Illinois schools no longer required to check for scoliosis

Life is full of ups and downs - and the occasional curve. For 7 million Americans, that curve is a physical condition.

Scoliosis, often diagnosed in adolescents age 10-18, occurs when the spine abnormally curves from side to side.

At the age of 13, a typical doctor visit turned into a surprising diagnosis for Elizabeth Golden.

"I was expecting things to be normal," says Golden. "It all happened so fast."

Her doctor detected an idiopathic, 27-degree "S" curve. In general, 80 percent of scoliosis cases are idiopathic, meaning the cause is unknown. It's a condition seen across all races.

"The biggest concern is growing teenagers or pre-teens," says Christopher DeWald, orthopedic surgeon and assistant professor at Rush University Medical Center.

Scoliosis is painless, but each degree makes a difference, especially in children whose spines are growing and developing for years to come. Spines with less than a 30-degree curvature have few problems, unlike patients with larger curves.

A difference in shoulder height, waist asymmetry or rib prominence-one side looks higher when bent forward-are all possible hints of scoliosis. The pattern is often identical, forming a backward S. The upper spine tends to curve to the right while the lower spine curves to the left.

Following the curve

Golden describes her childhood curve as abnormally shaped, which meant ordinary braces weren't an option. Because she was only 13, her spine was growing. She just had to wait and see if it would continue to curve.

A few months later, X-rays showed the curve had progressed.

"When my curve got to 40 degrees, my doctor said, 'You're going to need surgery.' The decision was scary-there's a chance of paralysis," says Golden. Her aunt and grandmother, having had the surgery, influenced her choice to do so.

Scoliosis tends to run in families, but experts haven't pinpointed the gene. At least 50 percent of those diagnosed have no family history, according to DeWald, meaning the genetic inheritance is still a puzzle.

Adolescent idiopathic scoliosis occurs 75-80 percent of the time in girls, "probably something with girls reaching a growth spurt sooner than boys, but it could be genetic," says DeWald. "We're more concerned about girls who haven't started their periods and already have a significant curve."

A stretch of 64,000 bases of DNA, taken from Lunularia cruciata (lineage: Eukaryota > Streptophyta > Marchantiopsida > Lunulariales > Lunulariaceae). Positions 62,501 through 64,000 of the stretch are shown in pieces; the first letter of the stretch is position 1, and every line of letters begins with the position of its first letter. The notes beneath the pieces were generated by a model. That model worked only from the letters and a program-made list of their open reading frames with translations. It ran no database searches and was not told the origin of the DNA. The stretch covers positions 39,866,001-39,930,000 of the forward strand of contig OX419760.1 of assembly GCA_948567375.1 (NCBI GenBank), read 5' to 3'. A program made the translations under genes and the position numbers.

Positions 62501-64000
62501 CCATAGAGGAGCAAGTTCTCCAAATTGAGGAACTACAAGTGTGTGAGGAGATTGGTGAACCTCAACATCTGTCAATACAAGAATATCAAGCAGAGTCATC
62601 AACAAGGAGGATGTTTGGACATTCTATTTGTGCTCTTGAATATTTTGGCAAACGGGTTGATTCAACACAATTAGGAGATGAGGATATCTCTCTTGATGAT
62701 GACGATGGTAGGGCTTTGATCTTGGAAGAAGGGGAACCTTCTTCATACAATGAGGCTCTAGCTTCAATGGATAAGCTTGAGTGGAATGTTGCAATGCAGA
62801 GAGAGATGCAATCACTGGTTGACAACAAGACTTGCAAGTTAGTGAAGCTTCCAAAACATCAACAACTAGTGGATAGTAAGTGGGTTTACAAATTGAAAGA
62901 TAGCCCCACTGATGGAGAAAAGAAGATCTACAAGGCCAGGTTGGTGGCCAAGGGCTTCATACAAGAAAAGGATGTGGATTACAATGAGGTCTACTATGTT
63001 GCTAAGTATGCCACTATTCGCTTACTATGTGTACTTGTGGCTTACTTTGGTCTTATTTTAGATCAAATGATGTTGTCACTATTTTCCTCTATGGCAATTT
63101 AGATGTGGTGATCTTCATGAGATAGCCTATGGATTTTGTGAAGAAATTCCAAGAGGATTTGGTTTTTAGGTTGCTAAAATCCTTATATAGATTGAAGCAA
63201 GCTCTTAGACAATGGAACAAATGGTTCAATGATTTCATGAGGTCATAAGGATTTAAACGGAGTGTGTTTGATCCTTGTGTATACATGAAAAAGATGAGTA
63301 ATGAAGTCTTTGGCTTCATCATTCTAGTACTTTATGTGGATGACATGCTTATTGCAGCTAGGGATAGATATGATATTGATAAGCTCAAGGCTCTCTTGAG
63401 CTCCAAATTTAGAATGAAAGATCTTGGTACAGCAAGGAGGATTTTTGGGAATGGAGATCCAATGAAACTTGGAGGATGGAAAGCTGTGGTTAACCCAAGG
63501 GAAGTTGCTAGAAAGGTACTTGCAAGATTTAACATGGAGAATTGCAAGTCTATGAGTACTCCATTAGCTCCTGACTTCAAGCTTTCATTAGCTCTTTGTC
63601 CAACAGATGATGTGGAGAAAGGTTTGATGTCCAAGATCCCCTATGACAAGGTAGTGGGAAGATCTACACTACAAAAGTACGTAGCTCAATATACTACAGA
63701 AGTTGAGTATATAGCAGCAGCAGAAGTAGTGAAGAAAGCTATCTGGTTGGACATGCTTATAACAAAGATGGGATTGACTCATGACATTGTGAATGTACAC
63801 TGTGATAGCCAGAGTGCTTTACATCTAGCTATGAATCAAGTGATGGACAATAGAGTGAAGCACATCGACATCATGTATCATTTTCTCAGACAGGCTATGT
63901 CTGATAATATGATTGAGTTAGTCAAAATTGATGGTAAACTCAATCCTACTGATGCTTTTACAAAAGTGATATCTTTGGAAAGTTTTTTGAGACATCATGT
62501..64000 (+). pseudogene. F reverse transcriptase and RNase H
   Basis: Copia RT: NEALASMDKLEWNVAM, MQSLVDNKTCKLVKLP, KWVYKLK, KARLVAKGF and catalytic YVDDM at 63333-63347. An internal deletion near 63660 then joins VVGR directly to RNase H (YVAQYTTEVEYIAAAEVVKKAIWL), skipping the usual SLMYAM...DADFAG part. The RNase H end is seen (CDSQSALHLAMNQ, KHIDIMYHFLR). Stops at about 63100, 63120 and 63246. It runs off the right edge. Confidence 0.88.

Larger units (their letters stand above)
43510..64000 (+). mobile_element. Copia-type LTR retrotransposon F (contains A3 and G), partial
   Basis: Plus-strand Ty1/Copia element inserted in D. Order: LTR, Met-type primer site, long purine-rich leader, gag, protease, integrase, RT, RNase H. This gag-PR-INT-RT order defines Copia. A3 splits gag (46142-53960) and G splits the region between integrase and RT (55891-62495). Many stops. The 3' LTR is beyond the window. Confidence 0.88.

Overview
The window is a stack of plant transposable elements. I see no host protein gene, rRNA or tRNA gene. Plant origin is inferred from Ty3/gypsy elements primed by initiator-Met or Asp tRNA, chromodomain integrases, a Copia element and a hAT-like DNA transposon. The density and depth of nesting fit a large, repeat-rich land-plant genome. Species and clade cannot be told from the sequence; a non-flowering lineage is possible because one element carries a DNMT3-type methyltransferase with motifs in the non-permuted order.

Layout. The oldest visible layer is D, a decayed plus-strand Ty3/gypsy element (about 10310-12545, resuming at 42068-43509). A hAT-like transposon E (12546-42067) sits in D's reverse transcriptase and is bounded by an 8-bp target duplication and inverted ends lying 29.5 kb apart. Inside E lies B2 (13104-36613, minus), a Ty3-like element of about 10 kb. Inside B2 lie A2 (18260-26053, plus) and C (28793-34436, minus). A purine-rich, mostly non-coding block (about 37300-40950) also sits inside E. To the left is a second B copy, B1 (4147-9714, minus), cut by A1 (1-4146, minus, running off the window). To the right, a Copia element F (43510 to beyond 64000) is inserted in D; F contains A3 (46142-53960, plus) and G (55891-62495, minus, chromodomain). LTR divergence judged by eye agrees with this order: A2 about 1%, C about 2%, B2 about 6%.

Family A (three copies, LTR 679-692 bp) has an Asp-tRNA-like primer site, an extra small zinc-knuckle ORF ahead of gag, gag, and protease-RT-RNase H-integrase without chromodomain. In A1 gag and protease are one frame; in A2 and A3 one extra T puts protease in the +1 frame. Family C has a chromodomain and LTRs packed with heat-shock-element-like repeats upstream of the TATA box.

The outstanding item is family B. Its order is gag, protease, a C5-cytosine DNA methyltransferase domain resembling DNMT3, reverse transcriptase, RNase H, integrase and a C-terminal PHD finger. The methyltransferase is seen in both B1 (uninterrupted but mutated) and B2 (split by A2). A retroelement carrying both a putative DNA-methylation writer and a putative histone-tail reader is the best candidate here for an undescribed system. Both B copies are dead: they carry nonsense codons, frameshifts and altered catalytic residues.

Scoliosis treatments include observation, bracing or surgery. It has come a long way since Joan Cusack's brace in the 1980s flick "Sixteen Candles."

"If you look back 20 years, patients were in the hospital for three to four weeks and a body cast for up to nine months. Oftentimes they didn't return to sport activities," says DeWald. "Today our patients are out in four to five days and they're playing competitive sports in six to nine months, excluding contact sports like football and gymnastics."

Life after

After the successful surgery, Golden stayed home for two months. Sitting straight as a board, she took exams at her dining room table and homework sheets were pushed in front of her. An in-home tutor kept her on track in school.

Being an active kid, Golden worried about not playing her favorite sports.

"I listed every sport I wanted to do and my doctor checked off when I'd be able to do each one," she recalls. More extreme sports like water skiing, bungee jumping and sky diving are excluded.

The surgery left her exhausted and physical rehabilitation took a while, so she took a tennis season off.

She decided to have the surgery in the spring. That next winter she was playing squash.

Looking back, Golden thinks she gained confidence because she successfully dealt with a physical abnormality in the awkward middle school stage.